Source: https://www.freightwaves.com/

Technology has revolutionized the transportation and logistics industry. Over the past few years, tracking has been seamlessly integrated, check calls have been significantly reduced and physical paperwork has been all but eliminated. A historically opaque and resistant industry has opened up to transparency and technology. 

“If you look at 2018, that was a turning point year. Shippers were struggling with high rates and having a hard time finding capacity,” Adelante SCM President Adrian Gonzalez said. “There were a lot of inefficiencies in general in transportation management, including empty miles, deadhead and missed revenue opportunities.”

These new technologies intended to tackle those inefficiencies, however, came with headaches of their own, namely incompatible operating systems and app overload. 

When different systems are being used to perform each task, syncing up those systems ranges from time-consuming to impossible. Using three different softwares to book loads, track freight and file paperwork leads to missing information and delayed payments. Ultimately, using fragmented technology just replaces old inefficiencies with new ones. 

That is where homogenous, multiparty, multiuser digital platforms come into play. By aggregating all the tools brokers and carriers need into one system, these platforms cut down on processing time, reduce the potential for lost information and create a simpler workflow for all parties involved.

“The key word ‘homogenous’ is so important because it decreases steps. If you’re an owner-operator, you want to know if there is a load through any brokerage network, not just one. You want to see all the loads that apply to your needs,” Trucker Tools CEO Prasad Gollapalli said. “These platforms help small carriers and owner-operators become profitable by integrating everything they need into one space. This helps them find loads, provide visibility and facilitate electronic invoicing.”

For brokers, these homogenous platforms provide access to a wider array of carriers and help reduce the number of one-load wonders they encounter.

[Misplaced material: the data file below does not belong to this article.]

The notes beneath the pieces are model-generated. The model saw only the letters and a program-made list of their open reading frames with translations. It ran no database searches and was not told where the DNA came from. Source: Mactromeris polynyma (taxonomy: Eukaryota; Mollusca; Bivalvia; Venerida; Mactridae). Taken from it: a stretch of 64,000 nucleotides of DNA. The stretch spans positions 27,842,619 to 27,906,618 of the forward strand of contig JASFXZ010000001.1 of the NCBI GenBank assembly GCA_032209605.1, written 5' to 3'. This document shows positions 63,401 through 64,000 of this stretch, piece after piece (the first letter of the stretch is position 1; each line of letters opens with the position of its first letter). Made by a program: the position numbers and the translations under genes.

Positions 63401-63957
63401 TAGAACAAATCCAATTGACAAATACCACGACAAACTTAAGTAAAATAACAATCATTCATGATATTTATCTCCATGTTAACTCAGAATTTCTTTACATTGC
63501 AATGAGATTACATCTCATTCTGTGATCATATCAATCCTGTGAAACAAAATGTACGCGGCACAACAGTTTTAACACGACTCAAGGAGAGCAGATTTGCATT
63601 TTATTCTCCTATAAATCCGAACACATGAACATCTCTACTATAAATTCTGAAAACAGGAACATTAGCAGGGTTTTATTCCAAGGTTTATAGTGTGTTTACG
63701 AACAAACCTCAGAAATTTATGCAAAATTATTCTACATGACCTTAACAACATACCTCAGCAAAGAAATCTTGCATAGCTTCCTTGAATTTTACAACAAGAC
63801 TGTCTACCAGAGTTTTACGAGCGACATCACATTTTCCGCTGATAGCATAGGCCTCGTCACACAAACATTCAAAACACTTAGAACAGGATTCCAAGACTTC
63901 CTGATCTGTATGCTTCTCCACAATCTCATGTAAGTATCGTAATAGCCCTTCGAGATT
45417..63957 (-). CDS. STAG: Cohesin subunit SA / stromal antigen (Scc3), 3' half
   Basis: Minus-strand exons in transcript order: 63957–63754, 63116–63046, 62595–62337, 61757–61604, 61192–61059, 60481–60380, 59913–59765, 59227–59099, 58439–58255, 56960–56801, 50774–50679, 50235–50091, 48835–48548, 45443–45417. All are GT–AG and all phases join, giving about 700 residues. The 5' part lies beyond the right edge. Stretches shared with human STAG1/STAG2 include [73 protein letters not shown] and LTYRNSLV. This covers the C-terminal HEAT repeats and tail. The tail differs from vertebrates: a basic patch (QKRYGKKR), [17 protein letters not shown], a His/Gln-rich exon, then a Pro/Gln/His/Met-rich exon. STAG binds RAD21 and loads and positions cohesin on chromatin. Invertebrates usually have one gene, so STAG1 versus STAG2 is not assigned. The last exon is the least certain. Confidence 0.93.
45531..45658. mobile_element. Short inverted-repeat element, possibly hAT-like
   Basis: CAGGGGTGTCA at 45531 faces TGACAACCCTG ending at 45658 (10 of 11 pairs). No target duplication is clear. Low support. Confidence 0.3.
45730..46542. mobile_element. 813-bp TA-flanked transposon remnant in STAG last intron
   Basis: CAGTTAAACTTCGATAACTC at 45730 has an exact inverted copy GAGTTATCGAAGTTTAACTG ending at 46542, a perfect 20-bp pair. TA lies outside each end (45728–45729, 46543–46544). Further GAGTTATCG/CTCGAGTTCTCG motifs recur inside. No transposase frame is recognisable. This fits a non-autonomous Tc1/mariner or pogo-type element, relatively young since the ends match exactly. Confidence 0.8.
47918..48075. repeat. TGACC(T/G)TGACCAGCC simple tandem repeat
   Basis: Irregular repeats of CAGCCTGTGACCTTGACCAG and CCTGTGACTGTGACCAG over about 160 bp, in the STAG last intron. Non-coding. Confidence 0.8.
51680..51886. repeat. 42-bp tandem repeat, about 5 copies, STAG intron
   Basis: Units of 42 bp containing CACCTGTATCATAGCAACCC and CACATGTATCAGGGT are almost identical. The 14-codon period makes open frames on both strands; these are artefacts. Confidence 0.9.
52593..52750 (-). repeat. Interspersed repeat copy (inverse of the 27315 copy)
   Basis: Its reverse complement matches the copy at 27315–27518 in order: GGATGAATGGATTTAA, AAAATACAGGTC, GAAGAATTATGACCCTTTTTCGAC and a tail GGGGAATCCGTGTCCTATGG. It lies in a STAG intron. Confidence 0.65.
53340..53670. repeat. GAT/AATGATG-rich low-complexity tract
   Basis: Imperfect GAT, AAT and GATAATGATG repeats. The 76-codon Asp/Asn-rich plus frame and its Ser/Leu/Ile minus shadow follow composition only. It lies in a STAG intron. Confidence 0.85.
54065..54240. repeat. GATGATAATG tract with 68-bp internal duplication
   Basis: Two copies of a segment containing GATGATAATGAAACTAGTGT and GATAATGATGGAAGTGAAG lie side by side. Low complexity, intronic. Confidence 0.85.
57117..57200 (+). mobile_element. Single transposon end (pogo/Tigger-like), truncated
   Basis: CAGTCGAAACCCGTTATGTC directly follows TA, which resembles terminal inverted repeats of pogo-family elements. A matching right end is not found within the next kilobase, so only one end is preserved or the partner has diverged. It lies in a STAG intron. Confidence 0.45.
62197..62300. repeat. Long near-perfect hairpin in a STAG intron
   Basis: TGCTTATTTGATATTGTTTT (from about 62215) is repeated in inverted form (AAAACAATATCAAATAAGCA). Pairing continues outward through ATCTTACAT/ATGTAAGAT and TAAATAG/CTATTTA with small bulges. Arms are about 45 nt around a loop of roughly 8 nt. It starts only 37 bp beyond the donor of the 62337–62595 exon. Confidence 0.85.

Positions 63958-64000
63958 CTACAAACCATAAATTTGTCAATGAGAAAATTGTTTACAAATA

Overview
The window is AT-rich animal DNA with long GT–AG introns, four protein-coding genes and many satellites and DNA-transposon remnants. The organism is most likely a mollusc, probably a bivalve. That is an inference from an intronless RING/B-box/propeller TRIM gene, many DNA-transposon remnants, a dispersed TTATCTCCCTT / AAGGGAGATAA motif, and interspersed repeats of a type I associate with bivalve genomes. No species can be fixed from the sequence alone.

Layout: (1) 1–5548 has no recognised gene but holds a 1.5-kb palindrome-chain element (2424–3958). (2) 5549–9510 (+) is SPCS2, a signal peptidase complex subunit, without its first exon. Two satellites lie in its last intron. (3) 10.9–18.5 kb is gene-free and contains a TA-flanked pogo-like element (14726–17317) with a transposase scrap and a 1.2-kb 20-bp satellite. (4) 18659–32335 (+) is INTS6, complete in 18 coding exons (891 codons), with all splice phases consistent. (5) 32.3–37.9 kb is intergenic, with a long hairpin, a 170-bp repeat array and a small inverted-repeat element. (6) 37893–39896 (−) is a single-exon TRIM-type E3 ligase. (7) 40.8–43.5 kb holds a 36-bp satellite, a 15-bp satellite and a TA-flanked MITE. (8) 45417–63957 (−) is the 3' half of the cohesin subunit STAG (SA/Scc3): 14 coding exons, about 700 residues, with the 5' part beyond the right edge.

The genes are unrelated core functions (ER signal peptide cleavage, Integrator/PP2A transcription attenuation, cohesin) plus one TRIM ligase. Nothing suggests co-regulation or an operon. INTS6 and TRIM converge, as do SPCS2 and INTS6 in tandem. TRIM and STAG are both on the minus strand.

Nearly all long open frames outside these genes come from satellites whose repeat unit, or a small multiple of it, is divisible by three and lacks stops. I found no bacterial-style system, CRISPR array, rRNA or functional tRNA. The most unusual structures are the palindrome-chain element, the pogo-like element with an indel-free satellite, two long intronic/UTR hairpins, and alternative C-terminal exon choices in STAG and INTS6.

“Small and midsize carriers move over 80% of volumes today. If you’re a broker, you want this group of over 200,000 carriers on one platform so that you don’t have to jump between different systems to find these carriers,” Gollapalli said. “A broker would love to move maybe 10 or 15 loads with a small carrier, which gives the broker consistency. If you’re a broker moving 5,000 loads per month and getting one load per carrier, you need to find far more carriers than if you’re moving 15 loads per carrier.”

It isn’t just about carriers and brokers, though. In order to be successful, these platforms must provide incentives for individual drivers as well. One obvious benefit for drivers is that these platforms reduce app overload, providing all the tools they need in one app. Still, platforms that take this convenience a step further are likely to be more popular among drivers.

“This is still a people business. Relationships matter in transportation,” Gonzalez said. “It is really about finding areas of waste and automating menial tasks. This is helpful for drivers too, especially when everything is running smoothly.”

The Trucker Tools mobile app, for example, also provides drivers with rest stop information, helps locate parking and provides updated fuel pricing information. 

“These platforms are centered around drivers. You have to make it valuable to the driver because you need them to download the mobile app,” Gollapalli said. “If a driver is fragmented, you don’t reap the benefits of this program.”

It is no surprise that these platforms are both growing in numbers and expanding vertically at breakneck speed. Gollapalli predicts that this growth will continue over the near term, with one or two flagship players coming out on top in the end.

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